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Part Two: The Value of Money > Chapter 14. The Monetary Policy of Etatism

1. The Monetary Theory of Etatism

Etatism, as a theory, is the doctrine of the omnipotence of the Estate, and, as a policy, the attempt to regulate all mundane affairs by authoritative commandment and prohibition. The ideal society of etatism is a particular sort of socialistic community; it is usual in discussions involving this ideal society to speak of state socialism, or, in some connections, of Christian socialism. Superficially regarded, the etatistic ideal society does not differ very greatly from the outward form assumed by the capitalistic organization of society. Etatism by no means aims at the formal transformation of all ownership of the means of production into state ownership by a complete overthrow of the established legal system. Only the biggest industrial, mining, and transport enterprises are to be nationalized; in agriculture, and in medium- and small-scale industry, private property is nominally to continue. Nevertheless, all enterprises are to become state undertakings in fact. Owners are to be left the title and dignity of ownership, it is true, and to be given a right to the receipt of a "reasonable" income, "in accordance with their position"; but, in fact, every business is to be changed into a government office and every livelihood into an official profession. There is no room at all for independent enterprise under any variety of state socialism. Prices are to be regulated authoritatively; authority is to fix what is to be produced, and how, and in what quantities. There is to be no speculation, no "excessive" profit, no loss. There is to be no innovation unless it be decreed by authority. The official is to direct and supervise everything.1

It is one of the peculiarities of etatism that it is unable to conceive of human beings living together in society otherwise than in accordance with its own particular socialistic ideal. The superficial similarity that exists between the socialist state that is its ideal and pattern and the social order based upon private property in the means of production causes it to overlook the fundamental differences that separate the two. Everything that contradicts the assumption that the two kinds of social order are similar is regarded by the etatist as a transient anomaly and a culpable transgression of authoritative decrees, as evidence that the state has let slip the reins of government and only needs to take them more firmly in hand for everything to be beautifully in order again. That the social life of human beings is subject to definite limitations; that it is governed by a set of laws that are comparable with those of Nature; these are notions that are unknown to the etatist. For the etatist, everything is a question of Macht—power, force, might. And his conception of Macht is crudely materialistic.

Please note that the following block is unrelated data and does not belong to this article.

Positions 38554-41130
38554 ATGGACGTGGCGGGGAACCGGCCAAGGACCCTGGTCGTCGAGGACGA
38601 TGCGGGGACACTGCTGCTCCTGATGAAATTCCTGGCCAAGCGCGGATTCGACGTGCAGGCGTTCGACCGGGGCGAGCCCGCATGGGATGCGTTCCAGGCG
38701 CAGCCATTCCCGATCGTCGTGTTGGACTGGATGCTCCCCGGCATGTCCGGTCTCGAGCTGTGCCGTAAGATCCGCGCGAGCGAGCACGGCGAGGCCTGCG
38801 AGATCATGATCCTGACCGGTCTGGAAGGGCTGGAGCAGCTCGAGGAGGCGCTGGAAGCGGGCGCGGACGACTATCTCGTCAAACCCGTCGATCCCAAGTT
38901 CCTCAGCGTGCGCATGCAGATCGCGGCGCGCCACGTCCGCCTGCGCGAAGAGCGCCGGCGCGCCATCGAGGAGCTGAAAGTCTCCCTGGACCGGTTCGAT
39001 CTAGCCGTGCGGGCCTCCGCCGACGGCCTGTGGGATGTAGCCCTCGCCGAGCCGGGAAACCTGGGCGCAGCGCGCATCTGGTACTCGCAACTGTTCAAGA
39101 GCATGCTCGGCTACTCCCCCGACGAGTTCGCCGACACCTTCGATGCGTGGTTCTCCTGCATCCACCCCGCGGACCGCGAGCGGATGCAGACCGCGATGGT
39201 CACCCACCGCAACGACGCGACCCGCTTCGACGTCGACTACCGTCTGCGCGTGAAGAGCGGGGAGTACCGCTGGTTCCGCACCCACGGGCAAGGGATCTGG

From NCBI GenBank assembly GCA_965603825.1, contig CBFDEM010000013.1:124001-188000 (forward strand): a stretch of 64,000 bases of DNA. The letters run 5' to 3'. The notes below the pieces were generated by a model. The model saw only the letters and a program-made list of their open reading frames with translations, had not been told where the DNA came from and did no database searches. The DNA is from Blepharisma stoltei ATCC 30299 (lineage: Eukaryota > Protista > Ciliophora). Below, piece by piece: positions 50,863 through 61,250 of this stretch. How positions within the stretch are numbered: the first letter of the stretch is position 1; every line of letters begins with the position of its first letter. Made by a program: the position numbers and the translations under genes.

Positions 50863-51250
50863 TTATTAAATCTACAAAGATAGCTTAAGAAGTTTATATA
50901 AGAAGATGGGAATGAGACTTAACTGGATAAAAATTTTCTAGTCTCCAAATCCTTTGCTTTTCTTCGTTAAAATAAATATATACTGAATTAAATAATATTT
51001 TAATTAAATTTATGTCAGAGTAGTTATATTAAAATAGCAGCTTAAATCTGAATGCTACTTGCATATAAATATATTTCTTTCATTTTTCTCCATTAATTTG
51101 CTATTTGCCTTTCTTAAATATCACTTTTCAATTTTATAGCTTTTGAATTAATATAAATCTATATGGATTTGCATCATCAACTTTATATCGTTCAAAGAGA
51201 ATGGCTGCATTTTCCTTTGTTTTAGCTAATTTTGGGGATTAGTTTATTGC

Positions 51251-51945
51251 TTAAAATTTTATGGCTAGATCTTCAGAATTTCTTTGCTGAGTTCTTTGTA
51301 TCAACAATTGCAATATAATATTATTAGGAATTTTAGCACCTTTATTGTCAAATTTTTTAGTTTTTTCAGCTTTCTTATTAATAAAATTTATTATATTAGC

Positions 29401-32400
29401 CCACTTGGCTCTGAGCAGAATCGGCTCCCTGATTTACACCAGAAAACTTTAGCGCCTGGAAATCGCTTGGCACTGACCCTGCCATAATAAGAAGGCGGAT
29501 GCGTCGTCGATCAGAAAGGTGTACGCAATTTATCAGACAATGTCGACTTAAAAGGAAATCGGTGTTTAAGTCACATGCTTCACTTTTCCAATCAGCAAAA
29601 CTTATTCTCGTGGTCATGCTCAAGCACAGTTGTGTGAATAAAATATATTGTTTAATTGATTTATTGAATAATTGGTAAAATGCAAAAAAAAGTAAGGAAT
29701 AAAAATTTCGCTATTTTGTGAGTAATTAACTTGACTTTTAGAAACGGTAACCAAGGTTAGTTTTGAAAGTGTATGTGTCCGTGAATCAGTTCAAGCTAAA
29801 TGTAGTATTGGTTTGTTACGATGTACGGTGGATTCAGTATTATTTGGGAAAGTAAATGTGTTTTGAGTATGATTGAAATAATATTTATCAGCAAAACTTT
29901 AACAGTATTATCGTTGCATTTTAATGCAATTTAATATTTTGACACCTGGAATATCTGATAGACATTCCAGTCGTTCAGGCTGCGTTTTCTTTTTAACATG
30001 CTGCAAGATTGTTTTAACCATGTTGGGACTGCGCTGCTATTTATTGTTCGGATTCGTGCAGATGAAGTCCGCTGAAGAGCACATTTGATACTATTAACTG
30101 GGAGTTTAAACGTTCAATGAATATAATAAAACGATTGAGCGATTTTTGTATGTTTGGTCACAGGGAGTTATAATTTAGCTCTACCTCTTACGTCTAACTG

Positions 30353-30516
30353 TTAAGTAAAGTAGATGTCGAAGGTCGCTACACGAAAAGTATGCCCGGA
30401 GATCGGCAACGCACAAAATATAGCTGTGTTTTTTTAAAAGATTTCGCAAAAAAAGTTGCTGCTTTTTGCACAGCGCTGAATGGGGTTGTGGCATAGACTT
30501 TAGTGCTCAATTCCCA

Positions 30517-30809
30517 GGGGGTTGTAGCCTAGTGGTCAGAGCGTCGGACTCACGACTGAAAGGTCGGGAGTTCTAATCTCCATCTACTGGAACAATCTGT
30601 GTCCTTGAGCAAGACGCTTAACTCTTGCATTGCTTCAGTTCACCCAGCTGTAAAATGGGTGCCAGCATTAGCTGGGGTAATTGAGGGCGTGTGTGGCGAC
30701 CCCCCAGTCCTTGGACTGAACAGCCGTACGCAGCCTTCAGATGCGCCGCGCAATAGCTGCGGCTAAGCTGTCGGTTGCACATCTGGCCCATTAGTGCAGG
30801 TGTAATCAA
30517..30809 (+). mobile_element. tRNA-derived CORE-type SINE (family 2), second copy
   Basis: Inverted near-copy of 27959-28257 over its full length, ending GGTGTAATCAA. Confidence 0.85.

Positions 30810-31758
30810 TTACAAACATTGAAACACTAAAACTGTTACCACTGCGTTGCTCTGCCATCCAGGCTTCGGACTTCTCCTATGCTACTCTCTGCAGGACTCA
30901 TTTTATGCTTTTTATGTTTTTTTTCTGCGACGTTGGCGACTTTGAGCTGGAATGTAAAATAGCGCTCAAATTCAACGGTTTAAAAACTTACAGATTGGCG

Every word of etatistic thought is contradicted by the doctrines of sociology and economics; this is why etatists endeavor to prove that these sciences do not exist. In their opinion, social affairs are shaped by the state. To the law, all things are possible; and there is no sphere in which state intervention is not omnipotent.

For a long time the modern etatists shrank from an explicit application of their principles to the theory of money. It is true that some, Adolf Wagner and Lexis in particular, expressed views on the domestic and foreign value of money and on the influence of the balance of payments on the condition of the exchanges that contained all the elements of an etatistic theory of money; but always with great caution and reserve. The first to attempt an explicit application of etatistic principles in the sphere of monetary doctrine, was Knapp.

The policy of etatism had its heyday during the period of the world war, which itself was the inevitable consequence of the dominance of etatistic ideology. In the "war economy" the postulates of etatism were realized.2 The war economy and the transition economy showed what etatism is worth and what the policy of etatism is able to achieve.

An examination of etatistic monetary doctrine and monetary policy has a significance that is not limited to the history of ideas. For in spite of all its ill success, etatism is still the ruling doctrine, at least on the continent of Europe. It is, at any rate, the doctrine of the rulers; its ideas prevail in monetary policy. However convinced we may be that it is scientifically valueless, it will not do for us nowadays to ignore it.3

  • 1. On this, see my book, Die Gemeinwirtschaft, 2d ed., (Jena, 1922), pp. 211 ff.
  • 2. See my book, Nation, Staat und Wirtschaft (Vienna, 1919), pp. 108 ff.
  • 3. Cassel rightly says: "A perfectly clear understanding of the monetary problem, brought about by the world war, can never be attained until officialdom's interpretation of affairs has been disproved point by point, and full light thrown on all the delusions with which the authorities attempted as long as possible to obsess the public mind" (Cassel, Money and Foreign Exchange After 1914 [London, 1922], pp. 7 ff.). See Gregory's criticism of the most important etatistic arguments in his Foreign Exchange Before, During and After the War (London, 1921), esp. pp. 65 ff.